Earlier this week, St. Vincent teased an album that seems to be called Daddy’s Home. That title has yet to be confirmed, but Annie Clark has discussed the album, including the inspiration behind the (again, currently unconfirmed) album title.
In an interview for the first edition of The New Cue — a new newsletter from former Q Magazine editors Ted Kessler, Chris Catchpole, and Niall Doherty — Clark said, “So the nuts and bolts of it is like, my dad got out of prison in 2019. He’d been in for ten years. My first song for it was a story about when I used to go visit him and I would sign crumpled-up Target receipts somebody had left in the visitation room. And, of course, it’s incredibly sad, but it’s also incredibly absurd so the whole family has found a way to laugh about it. So that was the impetus, I guess.”
She also spoke about the sound of the album, saying it’s “the sound of being down and out Downtown in New York, 1973” and less rigid than Masseduction:
“I would say it’s the sound of being down and out downtown in New York, 1973. Glamour that hasn’t slept for three days. In hindsight, I realized that the Masseduction and tour was so incredibly strict, whether it was the outfits I was wearing that literally constricted me, to the show being tight and the music being angular and rigid. When I wrapped that, I was like, ‘Oh, I just want things that are fluid and wiggly and I want this music to look like a Cassavetes film.’ I wanted it to be warm tones and not really distorted, to tell these stories of flawed people being flawed and doing the best they can. Which is kind of what my life is.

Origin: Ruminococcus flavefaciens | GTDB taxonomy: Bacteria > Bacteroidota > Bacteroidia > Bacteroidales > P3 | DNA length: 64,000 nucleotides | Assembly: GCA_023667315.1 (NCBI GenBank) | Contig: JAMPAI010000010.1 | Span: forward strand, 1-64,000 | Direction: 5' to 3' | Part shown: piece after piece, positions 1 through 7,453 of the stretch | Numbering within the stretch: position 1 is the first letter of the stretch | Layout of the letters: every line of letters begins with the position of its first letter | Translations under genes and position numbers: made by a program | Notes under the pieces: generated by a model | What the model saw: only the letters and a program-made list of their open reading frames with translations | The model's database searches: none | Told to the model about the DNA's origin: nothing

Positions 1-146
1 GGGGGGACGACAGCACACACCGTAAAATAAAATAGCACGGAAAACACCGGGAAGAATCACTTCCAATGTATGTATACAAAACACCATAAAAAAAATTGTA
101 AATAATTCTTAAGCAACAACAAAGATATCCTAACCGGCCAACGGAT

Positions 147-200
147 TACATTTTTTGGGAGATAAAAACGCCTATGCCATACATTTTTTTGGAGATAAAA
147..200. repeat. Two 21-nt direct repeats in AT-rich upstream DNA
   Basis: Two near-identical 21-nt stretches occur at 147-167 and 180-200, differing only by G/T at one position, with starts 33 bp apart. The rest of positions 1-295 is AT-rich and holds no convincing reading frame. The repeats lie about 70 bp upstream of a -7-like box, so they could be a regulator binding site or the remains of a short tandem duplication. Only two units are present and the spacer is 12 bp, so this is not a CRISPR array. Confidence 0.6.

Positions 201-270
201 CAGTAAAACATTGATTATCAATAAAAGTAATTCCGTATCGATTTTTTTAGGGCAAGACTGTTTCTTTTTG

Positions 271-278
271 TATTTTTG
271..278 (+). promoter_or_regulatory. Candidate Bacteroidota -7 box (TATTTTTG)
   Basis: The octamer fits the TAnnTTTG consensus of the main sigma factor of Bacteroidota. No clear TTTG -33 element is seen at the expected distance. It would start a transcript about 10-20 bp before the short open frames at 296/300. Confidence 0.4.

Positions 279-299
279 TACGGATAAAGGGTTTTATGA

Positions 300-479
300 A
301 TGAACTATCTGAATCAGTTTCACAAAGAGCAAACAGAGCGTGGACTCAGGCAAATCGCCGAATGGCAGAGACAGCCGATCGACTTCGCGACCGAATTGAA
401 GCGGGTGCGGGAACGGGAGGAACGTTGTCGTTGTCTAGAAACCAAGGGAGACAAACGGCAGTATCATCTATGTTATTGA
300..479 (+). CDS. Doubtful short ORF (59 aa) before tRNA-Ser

I went back to these records that I probably listened to more in my life than at any other time. Music made in New York from 1971 to ’76, typically post-flower child, kick the hippie idealism out of it, America’s in a recession but pre-disco, the sort of gritty, raw, wiggly nihilistic part of that. It’s not a glamorous time, there’s a lot of dirt under the fingernails. It was really about feel and vibe but with song and stories.”
Clark discussed working with Jack Antonoff as well, saying, “I started writing these songs and took a couple to Jack Antonoff. was in Electric Lady Studios in New York and wanted to do this sleazy, grimy record and Jack was fully on board. He whipped out some great Wurlitzer playing, super funky, then he’d get on the drums and do totally the right vibe. And then he was playing this f*cking awesome bass, ripping it. […] It was cool to get to see Jack bust out these chops. And same here, I actually have some deep understanding of harmony that I keep to myself most of the time but here I bust it out.”
Check out the full interview here.